For those who may be unfamiliar, Burning Man is an annual gathering in the Black Rock Desert of Black Rock City, Nevada. The event, which began in 1986, spans from the last Sunday in August to the first Monday in September. There are no corporate sponsorships, advertisements, or entertainment at the event. Individual participation is what's key to making the event special and memorable. Although the participants are given a...

First of all, you’ll get a RockShox Lyrik RC Boost solo fork with 150mm of travel. You don’t find this fork on many electric mountain bikes at this price point. The new Brose Drive S motor is also featured on this bike. This is great for e-MTBs because it has 5 nm more torque than last year’s Brose bikes. You’ll also get a top-of-the-line derailleur with a Shimano Deore XT 11-speed drivetrain.
Remember when riding bikes was all about having fun? So do we. After all, we're big kids at heart over here, so creating the ultimate kids' mountain bike felt more like a labor of love than a job. For the all-new Riprock, we strove to create the bike that any of us would have drooled over as a little one. And with ultra-wide tires, supple suspension, a durable frame, comfortable, confident geometry, and strong, reliable disc brakes, we'd say that the Riprock is approved for fun anywhere that it goes.

Looking for electric mountain bikes? Propel has you covered. We carry many different types, most of which have a center drive motor since they perform best on the trail and they’re great for climbing. Our bikes have motor systems from leading manufacturers including, Bosch, Shimano, Brose and Yamaha. Most electric mountain bikes or EMTB’s are limited to 20 mph, but some do go up to 28 mph. We carry many different types listed by category below. We have full suspension, hardtail, fat tire, carbon fiber eMTB.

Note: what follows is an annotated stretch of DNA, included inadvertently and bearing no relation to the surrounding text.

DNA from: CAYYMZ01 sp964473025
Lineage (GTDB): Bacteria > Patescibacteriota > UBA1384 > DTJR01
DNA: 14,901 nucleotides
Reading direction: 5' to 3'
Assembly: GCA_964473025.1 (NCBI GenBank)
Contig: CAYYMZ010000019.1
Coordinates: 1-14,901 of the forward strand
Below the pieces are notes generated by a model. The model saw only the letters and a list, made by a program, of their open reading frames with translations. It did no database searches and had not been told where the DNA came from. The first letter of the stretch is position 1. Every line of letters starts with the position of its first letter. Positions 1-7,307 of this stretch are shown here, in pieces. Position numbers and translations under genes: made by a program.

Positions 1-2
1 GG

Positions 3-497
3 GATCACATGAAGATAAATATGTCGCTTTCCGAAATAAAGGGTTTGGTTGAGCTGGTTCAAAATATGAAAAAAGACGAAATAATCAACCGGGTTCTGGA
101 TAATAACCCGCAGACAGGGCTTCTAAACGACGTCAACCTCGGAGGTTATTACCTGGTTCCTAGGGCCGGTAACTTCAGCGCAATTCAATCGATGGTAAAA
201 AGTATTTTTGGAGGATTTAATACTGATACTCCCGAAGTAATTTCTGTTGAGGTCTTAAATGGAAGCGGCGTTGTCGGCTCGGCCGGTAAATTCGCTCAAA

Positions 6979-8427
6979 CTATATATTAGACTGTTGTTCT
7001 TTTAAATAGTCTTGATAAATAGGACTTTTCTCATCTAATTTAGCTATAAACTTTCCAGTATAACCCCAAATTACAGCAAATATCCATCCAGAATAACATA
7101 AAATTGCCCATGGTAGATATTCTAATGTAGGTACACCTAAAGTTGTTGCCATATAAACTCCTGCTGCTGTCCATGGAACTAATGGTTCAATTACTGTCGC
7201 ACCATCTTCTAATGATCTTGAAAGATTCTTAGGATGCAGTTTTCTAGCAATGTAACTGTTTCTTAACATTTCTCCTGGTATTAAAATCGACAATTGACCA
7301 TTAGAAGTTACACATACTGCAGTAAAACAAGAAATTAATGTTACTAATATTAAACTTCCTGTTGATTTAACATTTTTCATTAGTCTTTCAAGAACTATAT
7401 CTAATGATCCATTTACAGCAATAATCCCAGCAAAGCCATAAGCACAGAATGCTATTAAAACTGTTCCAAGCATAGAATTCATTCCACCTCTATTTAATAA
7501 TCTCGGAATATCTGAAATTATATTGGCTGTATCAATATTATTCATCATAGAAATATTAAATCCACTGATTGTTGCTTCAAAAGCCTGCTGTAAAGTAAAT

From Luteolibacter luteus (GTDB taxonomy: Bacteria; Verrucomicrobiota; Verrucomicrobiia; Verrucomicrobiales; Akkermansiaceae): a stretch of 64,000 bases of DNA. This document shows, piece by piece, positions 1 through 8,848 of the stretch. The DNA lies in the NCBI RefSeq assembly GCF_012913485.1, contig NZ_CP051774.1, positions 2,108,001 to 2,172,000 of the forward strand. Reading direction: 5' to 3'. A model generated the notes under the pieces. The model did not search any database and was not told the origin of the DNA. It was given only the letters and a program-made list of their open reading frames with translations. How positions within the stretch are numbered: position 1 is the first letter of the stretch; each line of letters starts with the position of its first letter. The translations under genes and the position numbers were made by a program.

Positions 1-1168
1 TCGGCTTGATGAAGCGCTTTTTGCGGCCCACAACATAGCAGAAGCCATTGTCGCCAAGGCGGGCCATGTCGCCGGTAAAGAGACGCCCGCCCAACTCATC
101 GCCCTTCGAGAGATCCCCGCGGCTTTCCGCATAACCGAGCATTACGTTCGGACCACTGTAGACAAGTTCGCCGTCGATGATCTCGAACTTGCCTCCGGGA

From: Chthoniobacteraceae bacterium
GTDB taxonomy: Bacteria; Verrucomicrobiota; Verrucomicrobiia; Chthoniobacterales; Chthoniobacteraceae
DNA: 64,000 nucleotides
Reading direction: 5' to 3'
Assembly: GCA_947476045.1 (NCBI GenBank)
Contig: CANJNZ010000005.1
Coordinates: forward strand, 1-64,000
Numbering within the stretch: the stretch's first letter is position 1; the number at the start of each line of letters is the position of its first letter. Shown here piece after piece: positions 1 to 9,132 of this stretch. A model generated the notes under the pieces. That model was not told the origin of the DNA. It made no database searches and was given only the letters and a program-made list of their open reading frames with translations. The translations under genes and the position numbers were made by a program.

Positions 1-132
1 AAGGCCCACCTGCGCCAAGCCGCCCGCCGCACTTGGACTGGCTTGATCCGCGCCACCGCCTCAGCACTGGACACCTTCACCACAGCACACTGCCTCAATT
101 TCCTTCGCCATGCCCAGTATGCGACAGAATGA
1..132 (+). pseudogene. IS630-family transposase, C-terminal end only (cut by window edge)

You should be extra aware about your local regulations as in many countries an L1e-A certified bike needs to be registered and insured (be sure to consult your local laws and rules) and with registration comes the security that the bike can be tracked if it is stolen or misplaced. This approval that we have received is European Union wide and even those countries that are not part of the EU but rather EEA do adopt similar regulations in order to keep the market common but you will need to consult with your authorities. We will detail more about the registration process in an upcoming blog post but if you have any questions you can email us and we will respond in kind.
A carbon frame shaves off several hundred grams of weight, of course. However, this is largely irrelevant when it comes to eMTBing. The two major advantages of carbon on eMTBs are, on the one hand, greater freedom in optimising the frame design and, on the other hand, increased stiffness. Thanks to carbon, smooth transitions can be achieved, better facilitating the integration of motor and battery. Unfortunately, the magical black material also has a few potential disadvantages. Carbon has poorer thermal conductivity, which means that heat is dissipated less efficiently with a fully integrated motor, and stiffer is not necessarily always better. Frames and wheels require a certain amount of flex to be comfortable and to generate enough traction through curves. Buying a carbon eMTB can currently only be justified by aesthetics rather than functionality.

Some power-on-demand only e-bikes can hardly be confused with, let alone categorised as, bicycles. For example, the Noped is a term used by the Ministry of Transportation of Ontario for e-bikes which do not have pedals or in which the pedals have been removed from their motorised bicycle. These are better categorised as electric mopeds or electric motorcycles.